Thursday, February 12, 2009

“Managers face losing their homes” over Health & Safety fines?

I have posted recently on “Directors face Porridge over ‘elf & Safety” here. But I was surprised to find out for the first time here that the new Health & Safety Offenses Act not only increased the range of offences that could result in imprisonment but also that the much heavier fines that are now in place “must be paid personally and cannot lawfully be paid by the employer under an indemnity or by insurers”. I didn’t realise this. The maximum fines in magistrate Courts are now £20,000 per offence. Crown Courts remain unlimited. Often offenders are charged with more than one offence.

I fully support this in principal because I have come across managers in the past who have made it clear that they consider health & safety failures are the companies’ liability not their personal concern. They were just not interested and considered other issues more important.

When I mentioned the personal liability for fines to a very experienced UNISON rep she admitted that was also unaware of this but she responded by saying “that means managers risk losing their own homes”.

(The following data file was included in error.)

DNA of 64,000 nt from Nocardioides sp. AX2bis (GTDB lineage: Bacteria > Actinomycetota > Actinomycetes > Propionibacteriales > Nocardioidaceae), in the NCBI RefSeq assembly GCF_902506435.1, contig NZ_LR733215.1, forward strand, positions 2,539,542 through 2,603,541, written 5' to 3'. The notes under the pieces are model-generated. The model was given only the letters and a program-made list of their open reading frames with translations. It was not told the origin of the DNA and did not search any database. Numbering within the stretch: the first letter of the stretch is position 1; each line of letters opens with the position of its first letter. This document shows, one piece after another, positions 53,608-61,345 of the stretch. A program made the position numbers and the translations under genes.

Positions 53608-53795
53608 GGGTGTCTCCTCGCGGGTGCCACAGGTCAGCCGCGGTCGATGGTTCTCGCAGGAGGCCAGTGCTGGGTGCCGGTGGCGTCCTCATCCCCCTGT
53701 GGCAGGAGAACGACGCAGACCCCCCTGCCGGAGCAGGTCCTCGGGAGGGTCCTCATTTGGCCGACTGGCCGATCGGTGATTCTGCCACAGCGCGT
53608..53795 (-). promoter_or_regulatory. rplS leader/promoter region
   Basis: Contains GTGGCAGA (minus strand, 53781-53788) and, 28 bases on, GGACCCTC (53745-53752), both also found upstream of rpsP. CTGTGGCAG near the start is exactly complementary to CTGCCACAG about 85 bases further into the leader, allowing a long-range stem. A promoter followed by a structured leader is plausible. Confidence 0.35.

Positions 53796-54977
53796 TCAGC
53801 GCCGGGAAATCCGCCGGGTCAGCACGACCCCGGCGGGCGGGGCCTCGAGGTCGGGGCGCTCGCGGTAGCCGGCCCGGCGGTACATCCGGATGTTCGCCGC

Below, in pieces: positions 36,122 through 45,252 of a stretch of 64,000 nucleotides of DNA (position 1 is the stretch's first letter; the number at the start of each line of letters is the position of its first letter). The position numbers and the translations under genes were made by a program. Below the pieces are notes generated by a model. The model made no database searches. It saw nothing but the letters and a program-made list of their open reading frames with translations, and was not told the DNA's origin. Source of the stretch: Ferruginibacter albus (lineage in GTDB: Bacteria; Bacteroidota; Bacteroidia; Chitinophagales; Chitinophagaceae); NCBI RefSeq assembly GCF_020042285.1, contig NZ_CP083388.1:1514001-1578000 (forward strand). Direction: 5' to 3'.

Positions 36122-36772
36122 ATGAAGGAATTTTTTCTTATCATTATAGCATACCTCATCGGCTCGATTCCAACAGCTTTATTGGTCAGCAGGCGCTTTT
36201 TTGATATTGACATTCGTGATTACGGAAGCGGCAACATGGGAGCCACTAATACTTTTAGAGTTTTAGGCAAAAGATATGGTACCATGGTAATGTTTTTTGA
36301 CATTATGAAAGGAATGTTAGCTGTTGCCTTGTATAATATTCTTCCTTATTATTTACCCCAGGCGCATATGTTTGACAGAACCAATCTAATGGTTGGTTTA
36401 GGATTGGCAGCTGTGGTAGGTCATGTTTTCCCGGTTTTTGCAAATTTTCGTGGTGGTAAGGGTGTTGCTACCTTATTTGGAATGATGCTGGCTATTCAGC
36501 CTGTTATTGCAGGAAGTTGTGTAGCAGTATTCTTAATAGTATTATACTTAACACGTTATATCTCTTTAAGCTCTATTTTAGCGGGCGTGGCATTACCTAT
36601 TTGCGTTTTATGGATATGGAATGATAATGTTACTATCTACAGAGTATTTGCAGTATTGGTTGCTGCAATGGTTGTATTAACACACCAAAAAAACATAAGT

Which I hadn’t thought of before and is of course true and in public services this will also mean that the managers will also probably be UNISON members as well. We need to get the message over that Health & Safety issues are vital and an absolute priority. It should not be ignored or sidelined. Often (not always) junior managers are pressured by more senior management to take risks with staff safety and not fully comply with the law. This must stop and at all levels everyone should realise the consequences of failing to protect those you have a duty of care to look after.

Of course, working in public housing, I am a firm believer in the philosophy that if it can go wrong – eventually - it will.


Jackart said...

Do I read you correctly?

Managers losing their homes for professional mistakes, against which risk they cannot insure and the only reason you oppose this is that they might be Unison members.

This happening to someone in the private sector would of course be a "fat-cat" getting his comeuppance?

Is that what you're saying?

John Gray said...

Hi Jackart

We are talking about criminal activity not just “professional mistakes” and yes I am worried about junior managers (regardless of sector) being scapegoated for senior management cock-ups and disinterest. It happens.